i had this strong desire to learn, but where was the opportunity? all my friends went to school and would tend to the cattle only on saturdays, sundays. i would admire the pictures in their books and pester them to tell me devdatta's story. it was about how siddhartha turned into the buddha. they'd promise to tell the story if i looked after their herds. they'd never finish a story in one day- each tale would drag on for 4-5 days. this was a ruse to ensure that i looked after their animals all those days. but, does it matter? i learnt to read from them, but i haven't learnt to write until now. *he never went to school but was awarded a doctorate a couple of weeks ago. he worked as a shepherd, a farm hand, a construction labourer, and at other odd jobs since the age of six.. never enjoyed a freshly cooked meal until he was well into his teens. his mother ran away when he was seven, a sister three years later, and his father could never bring home enough to eat. poverty, disease, hunger, unrelenting shadows, followed him all through his childhood and youth.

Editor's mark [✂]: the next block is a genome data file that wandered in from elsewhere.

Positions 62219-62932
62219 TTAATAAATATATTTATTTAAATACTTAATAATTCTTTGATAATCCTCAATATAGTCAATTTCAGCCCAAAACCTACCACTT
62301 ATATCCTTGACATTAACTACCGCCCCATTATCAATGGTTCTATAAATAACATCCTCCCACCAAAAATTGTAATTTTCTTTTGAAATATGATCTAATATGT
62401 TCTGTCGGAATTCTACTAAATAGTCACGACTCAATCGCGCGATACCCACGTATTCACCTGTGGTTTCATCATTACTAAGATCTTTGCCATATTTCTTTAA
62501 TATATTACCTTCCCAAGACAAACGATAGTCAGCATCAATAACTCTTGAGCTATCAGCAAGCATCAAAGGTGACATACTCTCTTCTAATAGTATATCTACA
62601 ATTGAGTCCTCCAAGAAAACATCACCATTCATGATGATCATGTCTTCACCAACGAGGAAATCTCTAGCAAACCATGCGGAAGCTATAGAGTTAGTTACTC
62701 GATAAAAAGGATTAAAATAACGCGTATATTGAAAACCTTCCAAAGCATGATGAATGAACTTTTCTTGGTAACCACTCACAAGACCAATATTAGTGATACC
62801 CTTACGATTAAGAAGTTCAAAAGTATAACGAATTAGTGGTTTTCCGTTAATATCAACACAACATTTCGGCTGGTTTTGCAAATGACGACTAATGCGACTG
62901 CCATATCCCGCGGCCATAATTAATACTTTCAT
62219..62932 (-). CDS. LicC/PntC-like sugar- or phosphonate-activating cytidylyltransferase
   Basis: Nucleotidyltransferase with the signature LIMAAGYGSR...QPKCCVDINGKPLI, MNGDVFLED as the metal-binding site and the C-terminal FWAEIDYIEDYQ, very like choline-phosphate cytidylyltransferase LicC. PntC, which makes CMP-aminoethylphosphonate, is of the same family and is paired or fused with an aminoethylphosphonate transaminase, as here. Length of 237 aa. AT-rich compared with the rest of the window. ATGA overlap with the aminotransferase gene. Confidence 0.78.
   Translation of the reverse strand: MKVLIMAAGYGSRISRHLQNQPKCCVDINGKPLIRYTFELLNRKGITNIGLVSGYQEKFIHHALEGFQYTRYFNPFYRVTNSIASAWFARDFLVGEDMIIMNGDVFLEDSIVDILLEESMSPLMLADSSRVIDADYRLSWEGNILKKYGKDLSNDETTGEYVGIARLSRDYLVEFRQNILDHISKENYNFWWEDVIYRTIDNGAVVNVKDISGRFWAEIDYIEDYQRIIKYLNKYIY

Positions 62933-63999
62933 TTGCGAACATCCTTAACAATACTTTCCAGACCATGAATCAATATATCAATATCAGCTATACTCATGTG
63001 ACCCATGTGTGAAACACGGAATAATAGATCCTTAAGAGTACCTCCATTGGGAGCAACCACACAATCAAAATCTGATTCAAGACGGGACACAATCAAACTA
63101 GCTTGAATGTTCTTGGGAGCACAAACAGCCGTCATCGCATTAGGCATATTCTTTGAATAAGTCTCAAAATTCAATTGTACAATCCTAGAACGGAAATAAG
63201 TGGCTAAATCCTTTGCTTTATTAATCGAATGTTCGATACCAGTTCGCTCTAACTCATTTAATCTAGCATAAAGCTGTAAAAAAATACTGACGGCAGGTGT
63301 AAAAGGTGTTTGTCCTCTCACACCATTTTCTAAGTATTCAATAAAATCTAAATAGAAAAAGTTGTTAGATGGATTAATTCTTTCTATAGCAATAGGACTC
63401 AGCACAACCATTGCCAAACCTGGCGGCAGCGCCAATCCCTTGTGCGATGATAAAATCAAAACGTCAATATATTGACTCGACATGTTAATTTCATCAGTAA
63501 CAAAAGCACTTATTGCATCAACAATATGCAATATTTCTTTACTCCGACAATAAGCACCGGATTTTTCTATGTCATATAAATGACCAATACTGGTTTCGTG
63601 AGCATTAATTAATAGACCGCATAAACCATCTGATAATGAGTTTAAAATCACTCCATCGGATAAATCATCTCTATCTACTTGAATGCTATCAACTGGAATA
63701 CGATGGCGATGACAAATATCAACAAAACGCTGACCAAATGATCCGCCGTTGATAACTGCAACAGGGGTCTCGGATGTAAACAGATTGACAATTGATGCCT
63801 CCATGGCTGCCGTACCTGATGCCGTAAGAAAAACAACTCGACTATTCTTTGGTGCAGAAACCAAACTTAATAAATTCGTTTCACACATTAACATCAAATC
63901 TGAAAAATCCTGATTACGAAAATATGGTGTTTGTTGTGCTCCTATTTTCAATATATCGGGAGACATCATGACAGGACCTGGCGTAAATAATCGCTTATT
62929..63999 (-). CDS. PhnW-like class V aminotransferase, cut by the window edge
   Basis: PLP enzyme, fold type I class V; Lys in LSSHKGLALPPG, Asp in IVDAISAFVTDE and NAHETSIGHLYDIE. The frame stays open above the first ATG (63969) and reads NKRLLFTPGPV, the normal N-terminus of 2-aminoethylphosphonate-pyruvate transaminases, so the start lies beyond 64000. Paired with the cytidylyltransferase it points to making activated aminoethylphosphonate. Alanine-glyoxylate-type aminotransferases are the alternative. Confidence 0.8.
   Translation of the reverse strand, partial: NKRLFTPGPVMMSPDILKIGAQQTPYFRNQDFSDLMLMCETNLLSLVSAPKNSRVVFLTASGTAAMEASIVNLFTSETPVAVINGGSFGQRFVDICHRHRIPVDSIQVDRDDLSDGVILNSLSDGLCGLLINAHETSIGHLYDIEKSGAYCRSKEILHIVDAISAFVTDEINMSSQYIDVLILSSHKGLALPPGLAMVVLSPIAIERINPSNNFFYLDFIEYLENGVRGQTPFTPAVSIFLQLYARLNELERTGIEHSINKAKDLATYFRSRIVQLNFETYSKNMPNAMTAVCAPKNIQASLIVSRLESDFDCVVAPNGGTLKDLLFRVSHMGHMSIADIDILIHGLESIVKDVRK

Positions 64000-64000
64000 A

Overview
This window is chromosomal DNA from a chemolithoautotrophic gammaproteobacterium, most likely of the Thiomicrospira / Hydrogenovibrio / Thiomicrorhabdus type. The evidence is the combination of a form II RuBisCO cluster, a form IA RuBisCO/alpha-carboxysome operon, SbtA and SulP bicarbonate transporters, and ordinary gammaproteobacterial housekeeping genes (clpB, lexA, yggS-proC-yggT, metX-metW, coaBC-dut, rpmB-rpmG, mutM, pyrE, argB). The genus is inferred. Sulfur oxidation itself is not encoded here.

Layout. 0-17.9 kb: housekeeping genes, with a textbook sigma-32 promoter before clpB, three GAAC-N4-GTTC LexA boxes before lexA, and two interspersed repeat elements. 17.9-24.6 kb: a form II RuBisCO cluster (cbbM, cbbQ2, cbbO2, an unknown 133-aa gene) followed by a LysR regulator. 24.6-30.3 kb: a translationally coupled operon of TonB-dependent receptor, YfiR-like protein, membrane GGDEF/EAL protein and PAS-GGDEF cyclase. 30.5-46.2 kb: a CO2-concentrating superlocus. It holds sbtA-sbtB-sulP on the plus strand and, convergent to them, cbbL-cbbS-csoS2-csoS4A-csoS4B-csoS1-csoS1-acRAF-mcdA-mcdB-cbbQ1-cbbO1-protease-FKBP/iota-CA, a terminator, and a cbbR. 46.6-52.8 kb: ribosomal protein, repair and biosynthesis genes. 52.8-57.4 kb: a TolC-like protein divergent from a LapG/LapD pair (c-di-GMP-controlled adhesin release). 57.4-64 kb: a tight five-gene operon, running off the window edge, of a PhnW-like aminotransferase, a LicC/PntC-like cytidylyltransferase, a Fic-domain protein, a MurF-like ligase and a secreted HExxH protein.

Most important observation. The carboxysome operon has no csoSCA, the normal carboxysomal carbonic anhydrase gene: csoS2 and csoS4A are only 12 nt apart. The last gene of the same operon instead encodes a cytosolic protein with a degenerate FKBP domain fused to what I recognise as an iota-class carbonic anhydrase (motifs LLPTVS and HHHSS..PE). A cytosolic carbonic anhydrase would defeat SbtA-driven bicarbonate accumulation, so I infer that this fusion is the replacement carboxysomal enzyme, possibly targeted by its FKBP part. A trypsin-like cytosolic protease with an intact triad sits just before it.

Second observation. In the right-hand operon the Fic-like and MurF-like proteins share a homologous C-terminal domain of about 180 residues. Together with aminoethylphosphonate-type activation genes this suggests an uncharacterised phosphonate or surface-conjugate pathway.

if you can read telugu, please learn about andesri, in his own words. because this unlettered poet of the indian village might teach us a lot about india. like kaloji, gaddar, he is yet another literary miracle shaped by the harsh but magnificient soul of telangana. how does a land ravaged by so much deprivation, violence and misfortune produce such generous lovers of humanity? life has been so unkind to him- yet he sings like my mother.
[* my translation of a part of this page. via kaumudi. one day, perhaps, i'll try and translate the whole page.]